Speaking on the long time economic benefits that Nigeria stands to gain from its establishment, the NIMASA boss noted that being a specialised university, it would save Nigeria billions on dollars in foreign exchange as the country would no longer send her citizens abroad for training in maritime-related education.

He cited Philippines as an example of a country that earns over $6 billion from selling seafarers across the globe, adding that the new university is intended to supply seafarers to needy nations across the globe too, and not only our local industry.

He also expressed hope that Nigeria would be in a better position to export the outcome of researches and other expertise to the outside world in the area of marine studies.

He said, “Youths moving aimlessly on the streets should come and study. Upon graduation, give them the necessary system experience and expose them anywhere in the world, and let us get remittances to the government. We have a population that is youthful in characteristics, so we can do far better than the Philippines in the area of revenue.

“We are also going to sell expertise and research outcomes. Students are going to come from all over the world for studies, and we are going to develop the maritime sector in terms of infrastructure and in terms of equipment. There should be certain things that we can do within ourselves here and not always go to Europe or the Americas, Asia for such little solutions. We should encourage science. We should encourage research, so that some of the things that are manufactured or invented elsewhere can also be done here, and once that happens, we are going to get the market.”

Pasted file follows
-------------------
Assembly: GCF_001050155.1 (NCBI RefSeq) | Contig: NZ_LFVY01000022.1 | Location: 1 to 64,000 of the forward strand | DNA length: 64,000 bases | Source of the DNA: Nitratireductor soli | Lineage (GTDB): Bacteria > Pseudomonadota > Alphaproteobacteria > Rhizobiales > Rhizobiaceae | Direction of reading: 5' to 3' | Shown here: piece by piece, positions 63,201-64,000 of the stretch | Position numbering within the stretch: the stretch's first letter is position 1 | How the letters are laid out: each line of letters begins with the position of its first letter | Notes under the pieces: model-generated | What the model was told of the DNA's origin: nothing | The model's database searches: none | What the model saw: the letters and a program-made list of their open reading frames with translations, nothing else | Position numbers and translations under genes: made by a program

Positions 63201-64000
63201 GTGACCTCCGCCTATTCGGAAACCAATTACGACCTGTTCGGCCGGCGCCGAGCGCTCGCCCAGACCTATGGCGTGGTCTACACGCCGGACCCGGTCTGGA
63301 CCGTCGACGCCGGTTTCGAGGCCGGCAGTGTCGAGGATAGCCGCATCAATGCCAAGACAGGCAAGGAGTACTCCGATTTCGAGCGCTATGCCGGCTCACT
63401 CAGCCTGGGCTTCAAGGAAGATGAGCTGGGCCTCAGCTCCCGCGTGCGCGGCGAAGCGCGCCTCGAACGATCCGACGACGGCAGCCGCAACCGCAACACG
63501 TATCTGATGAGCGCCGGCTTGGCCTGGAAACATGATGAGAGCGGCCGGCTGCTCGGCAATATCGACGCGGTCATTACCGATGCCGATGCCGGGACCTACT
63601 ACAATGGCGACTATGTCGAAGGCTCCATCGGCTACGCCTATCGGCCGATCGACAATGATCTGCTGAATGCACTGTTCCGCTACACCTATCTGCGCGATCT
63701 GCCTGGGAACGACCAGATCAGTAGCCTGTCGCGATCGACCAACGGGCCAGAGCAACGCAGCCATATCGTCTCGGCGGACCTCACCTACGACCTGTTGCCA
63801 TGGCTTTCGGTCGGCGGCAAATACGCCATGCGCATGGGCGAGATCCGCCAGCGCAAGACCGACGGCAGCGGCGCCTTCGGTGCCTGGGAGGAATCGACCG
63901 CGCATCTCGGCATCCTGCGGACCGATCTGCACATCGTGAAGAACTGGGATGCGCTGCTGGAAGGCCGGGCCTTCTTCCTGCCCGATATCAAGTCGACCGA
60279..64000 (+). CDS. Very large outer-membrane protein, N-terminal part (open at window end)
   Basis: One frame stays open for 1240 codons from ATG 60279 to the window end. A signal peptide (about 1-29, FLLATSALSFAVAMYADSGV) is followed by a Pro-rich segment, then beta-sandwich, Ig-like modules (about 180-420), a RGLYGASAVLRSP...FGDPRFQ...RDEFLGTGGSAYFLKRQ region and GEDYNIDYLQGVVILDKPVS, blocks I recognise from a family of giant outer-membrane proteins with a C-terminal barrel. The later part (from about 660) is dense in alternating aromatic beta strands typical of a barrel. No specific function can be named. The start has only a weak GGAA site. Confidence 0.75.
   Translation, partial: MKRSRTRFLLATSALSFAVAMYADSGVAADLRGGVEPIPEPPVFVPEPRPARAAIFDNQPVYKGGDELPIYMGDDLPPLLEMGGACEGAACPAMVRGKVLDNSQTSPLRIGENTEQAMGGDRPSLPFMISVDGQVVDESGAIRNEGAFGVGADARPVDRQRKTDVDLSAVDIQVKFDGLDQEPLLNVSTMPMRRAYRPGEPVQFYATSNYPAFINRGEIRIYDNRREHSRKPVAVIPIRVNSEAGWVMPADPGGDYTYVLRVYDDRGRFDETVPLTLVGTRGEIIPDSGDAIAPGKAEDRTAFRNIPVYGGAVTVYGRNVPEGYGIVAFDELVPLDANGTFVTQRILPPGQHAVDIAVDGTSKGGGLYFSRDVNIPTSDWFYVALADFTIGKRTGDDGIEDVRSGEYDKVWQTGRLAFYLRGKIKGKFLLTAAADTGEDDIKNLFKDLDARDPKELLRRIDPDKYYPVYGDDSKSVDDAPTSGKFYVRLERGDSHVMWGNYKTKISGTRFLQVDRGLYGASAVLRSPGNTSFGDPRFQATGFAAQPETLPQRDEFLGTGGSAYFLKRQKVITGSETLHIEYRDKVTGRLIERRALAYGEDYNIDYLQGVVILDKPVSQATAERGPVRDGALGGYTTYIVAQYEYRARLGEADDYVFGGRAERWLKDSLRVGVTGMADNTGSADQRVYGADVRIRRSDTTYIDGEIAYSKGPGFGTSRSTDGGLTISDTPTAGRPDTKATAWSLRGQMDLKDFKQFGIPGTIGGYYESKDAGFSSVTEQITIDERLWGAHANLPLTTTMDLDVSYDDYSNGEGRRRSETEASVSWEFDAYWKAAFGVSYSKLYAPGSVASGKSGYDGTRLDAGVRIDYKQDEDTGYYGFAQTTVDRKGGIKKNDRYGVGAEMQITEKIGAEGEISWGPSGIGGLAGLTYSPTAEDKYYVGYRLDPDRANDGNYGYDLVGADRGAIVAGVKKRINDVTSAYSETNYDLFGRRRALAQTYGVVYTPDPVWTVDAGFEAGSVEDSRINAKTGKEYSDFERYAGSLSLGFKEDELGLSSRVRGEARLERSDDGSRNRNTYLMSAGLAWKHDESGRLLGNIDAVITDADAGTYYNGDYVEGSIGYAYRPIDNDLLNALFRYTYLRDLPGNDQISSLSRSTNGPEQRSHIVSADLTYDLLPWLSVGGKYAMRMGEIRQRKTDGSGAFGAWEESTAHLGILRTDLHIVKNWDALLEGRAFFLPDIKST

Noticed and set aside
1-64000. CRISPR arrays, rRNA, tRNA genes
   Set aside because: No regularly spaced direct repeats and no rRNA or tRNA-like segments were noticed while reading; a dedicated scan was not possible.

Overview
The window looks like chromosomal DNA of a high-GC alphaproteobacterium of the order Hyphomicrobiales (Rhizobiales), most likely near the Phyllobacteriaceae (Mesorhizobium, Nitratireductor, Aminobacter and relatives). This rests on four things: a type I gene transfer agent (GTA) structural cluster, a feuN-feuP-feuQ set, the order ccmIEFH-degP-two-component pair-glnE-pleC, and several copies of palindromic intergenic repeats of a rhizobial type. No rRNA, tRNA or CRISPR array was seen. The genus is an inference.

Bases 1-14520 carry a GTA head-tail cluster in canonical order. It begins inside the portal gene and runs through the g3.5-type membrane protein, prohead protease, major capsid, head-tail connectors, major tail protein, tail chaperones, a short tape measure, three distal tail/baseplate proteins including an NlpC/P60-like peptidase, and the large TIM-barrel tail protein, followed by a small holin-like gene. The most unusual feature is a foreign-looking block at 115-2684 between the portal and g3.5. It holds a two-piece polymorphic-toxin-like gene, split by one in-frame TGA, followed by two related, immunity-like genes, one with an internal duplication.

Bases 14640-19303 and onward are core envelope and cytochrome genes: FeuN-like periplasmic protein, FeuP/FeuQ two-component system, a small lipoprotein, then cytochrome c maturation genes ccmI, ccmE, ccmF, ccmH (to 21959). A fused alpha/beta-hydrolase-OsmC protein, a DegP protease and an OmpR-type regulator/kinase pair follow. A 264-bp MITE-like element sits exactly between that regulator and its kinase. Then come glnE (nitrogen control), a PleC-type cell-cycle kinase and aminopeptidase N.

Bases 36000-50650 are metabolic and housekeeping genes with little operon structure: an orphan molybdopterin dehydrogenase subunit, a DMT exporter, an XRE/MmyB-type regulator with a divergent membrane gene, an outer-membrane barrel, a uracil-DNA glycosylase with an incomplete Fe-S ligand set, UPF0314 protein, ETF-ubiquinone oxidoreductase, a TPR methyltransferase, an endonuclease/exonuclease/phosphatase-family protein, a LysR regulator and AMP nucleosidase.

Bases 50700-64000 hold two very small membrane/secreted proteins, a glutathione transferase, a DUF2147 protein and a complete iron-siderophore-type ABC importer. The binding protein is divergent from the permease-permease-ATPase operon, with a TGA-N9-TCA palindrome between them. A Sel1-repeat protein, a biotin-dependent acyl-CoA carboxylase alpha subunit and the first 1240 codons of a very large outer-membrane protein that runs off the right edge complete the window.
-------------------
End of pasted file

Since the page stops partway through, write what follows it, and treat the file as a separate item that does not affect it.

The NIMASA declined putting an exact figure on the cost of establishing the institution, saying, “University development is a process, and so there is no exact amount of money that you can say it requires. Every year, new projects will come up, novel ideas will come up, current infrastructures have to be upgraded whenever they are built, and the human personnel will continue to increase.

“So, I can’t precisely tell you that, this is the exact amount of money that is needed for the take-off of this university. But one thing is for sure, maritime business requires a lot of resources, it requires billions of naira, and you need to commit these resources if the desired impact is to be created. Just think about the NSDP programme that we are sponsoring a lot of students outside the country. What it takes to sponsor one NSDP student is much more than what you use on training in other fields.

“The sea time exposure alone costs so much money, but the danger of not spending that money is that the sector is going to go comatose. So a line of argument is open. It is either you spend this money to bring the development tomorrow or you stay idle and keep these monies in the banks or wherever and nothing happens, and the sector is taken over by foreigners or people you don’t want.”